M34.00003: Machine Learning and Benchtop Experiments Shmuel Rubinstein Machine learning has generated much recent excitement within the physics community and provides a powerful new tool to analyze and understand many physical systems. However, in the experimental study of complex physical systems, the usage of machine learning is still in its infancy. Specifically, it is not obvious which scientific questions are susceptible to machine learning disruption and, even more interesting, which questions are not? In this talk, I will address our approach to these questions, sharing our attempts to leverage lab models of complex systems for this study. I will discuss our tactics to holistically amalgamate experiments with simulations. 
Wednesday, March 4, 2020 12:15PM  12:27PM 
M34.00004: Supervised Autoencoder for Inverse Kirigami Design Paul Hanakata, Ekin Dogus Cubuk, David K Campbell, Harold S. Park Recently, machine learning (ML) methods have shown successes in predicting mechanical properties of composite materials as a forward solver. While ML approach is much faster than the conventional physicsbased solvers (e.g. molecular dynamics), most current ML techniques need to screen the entire library in order to perform inverse design. Thus, this approach might no longer be practical for a system with a very large design space. Here, we use a supervisedautoencoder (sAE) to perform inverse design in graphene kirigami where predicting ultimate stress or fracture point is known to be difficult due to nonlinear effects arise from the outofplane buckling. Unlike the standard autoencoder, our sAE is not only able to reconstruct cut configurations but also to predict mechanical properties of graphene kirigami and classify graphene kirigami with either parallel or orthogonal cuts. Furthermore, we find that by interpolating different configurations the sAE is able to generate new designs consisting of mixed parallel and orthogonal cuts while only being trained with kirigami structures with parallel and orthogonal cuts. This allows us to design and optimize materials in the latent space, which is more efficient than to perform optimization in the original representation.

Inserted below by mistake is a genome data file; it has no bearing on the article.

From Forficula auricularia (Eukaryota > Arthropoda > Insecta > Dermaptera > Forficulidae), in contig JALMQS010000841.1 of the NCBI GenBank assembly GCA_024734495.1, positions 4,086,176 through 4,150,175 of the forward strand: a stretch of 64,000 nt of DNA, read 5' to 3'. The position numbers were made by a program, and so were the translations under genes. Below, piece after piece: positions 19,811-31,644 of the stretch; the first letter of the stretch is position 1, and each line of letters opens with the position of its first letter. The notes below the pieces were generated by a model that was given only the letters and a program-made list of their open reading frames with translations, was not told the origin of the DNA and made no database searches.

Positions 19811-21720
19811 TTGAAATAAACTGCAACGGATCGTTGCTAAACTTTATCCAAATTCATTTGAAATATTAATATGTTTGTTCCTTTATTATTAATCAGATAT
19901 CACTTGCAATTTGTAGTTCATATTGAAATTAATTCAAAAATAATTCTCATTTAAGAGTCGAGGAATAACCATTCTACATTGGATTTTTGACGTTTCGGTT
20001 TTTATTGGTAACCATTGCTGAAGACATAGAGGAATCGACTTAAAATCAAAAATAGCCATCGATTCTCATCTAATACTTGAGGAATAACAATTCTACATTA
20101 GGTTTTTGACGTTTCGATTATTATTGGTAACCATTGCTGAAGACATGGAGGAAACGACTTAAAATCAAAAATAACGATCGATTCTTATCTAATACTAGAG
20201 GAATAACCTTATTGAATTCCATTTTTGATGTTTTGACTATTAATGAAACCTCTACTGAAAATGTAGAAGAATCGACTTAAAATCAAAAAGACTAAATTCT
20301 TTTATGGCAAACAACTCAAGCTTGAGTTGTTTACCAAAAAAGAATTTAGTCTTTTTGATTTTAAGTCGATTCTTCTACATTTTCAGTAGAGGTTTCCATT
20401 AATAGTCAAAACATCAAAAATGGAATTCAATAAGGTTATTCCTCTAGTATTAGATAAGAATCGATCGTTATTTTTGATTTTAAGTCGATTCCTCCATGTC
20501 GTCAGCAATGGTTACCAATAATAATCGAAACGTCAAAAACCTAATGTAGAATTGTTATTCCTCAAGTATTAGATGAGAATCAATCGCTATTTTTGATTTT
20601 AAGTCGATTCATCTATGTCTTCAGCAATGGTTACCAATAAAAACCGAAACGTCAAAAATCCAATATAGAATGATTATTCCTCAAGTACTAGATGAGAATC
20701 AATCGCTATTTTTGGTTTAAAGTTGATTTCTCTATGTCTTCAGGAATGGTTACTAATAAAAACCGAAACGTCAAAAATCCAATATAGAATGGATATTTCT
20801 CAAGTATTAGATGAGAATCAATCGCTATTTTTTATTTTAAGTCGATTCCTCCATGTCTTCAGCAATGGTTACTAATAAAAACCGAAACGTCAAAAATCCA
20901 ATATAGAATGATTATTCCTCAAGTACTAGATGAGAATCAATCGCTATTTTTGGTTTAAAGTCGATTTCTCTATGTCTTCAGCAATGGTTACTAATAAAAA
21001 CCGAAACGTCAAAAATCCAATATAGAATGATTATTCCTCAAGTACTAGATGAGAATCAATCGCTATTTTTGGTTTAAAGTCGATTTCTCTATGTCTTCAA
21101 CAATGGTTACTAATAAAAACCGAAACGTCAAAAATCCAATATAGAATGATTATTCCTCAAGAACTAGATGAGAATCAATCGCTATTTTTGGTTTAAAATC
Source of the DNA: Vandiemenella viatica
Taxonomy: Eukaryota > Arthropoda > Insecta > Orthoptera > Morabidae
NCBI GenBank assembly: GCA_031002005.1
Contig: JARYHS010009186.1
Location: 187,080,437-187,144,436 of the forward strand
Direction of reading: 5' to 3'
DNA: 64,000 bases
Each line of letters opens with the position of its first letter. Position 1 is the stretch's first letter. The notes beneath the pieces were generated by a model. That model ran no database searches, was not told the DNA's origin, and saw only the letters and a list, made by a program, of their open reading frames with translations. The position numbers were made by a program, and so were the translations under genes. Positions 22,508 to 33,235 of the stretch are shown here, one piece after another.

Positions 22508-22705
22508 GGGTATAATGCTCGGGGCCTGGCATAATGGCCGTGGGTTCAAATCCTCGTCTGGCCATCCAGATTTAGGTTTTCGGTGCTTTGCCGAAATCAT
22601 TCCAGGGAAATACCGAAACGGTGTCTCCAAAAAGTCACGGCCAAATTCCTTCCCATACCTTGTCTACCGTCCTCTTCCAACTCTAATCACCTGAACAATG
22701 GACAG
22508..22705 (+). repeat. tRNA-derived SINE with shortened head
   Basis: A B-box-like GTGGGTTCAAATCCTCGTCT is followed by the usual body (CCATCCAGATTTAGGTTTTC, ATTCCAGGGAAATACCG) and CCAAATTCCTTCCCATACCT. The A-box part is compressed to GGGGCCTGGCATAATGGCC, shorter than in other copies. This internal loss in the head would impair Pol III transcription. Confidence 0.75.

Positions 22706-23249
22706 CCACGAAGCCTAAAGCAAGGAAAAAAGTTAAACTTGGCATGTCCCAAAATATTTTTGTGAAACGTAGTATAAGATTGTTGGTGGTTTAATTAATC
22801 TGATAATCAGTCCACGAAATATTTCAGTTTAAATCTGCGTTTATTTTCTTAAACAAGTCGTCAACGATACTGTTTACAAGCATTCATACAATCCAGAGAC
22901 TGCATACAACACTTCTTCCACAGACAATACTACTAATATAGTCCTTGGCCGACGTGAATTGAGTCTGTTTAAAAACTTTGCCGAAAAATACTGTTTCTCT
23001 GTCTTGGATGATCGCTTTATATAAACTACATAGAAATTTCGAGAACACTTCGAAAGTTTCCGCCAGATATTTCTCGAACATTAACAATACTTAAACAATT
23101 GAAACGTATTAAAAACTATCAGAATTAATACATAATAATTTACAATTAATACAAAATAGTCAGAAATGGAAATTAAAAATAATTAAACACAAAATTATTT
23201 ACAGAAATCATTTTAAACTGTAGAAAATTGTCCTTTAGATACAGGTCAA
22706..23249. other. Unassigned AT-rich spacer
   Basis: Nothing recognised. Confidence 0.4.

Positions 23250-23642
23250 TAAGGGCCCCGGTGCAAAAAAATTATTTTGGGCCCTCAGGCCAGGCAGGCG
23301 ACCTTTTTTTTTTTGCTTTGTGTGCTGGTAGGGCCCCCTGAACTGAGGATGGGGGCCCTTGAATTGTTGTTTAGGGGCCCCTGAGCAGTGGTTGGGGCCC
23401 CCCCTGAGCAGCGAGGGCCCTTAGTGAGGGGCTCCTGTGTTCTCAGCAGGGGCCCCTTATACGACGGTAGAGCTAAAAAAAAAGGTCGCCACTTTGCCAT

Wednesday, March 4, 2020 12:27PM  12:39PM 
M34.00005: Softness Correlations in LowTemperature Supercooled Liquids Rahul Chacko, François P Landes, Giulio Biroli, Olivier Dauchot, Andrea JoWei Liu, David Reichman Local structure is known to play a dominant role in determining where structural relaxation occurs [1,2]. This can be quantified using a machine learning approach, yielding a linear model mapping local structure to "softness", a quantity that predicts the propensity of a particle to rearrange [3]. We find that this machinelearned weighted integral of the pair correlation function, when trained on an athermal system relaxing under gradient descent, performs surprisingly well when predicting the dynamics of a supercooled liquid. We use swap Monte Carlo [4] to study the evolution of the spatial correlation of the so defined softness, down to deeply supercooled temperatures. We then compare this length scale to other length scales that have been identified in the literature.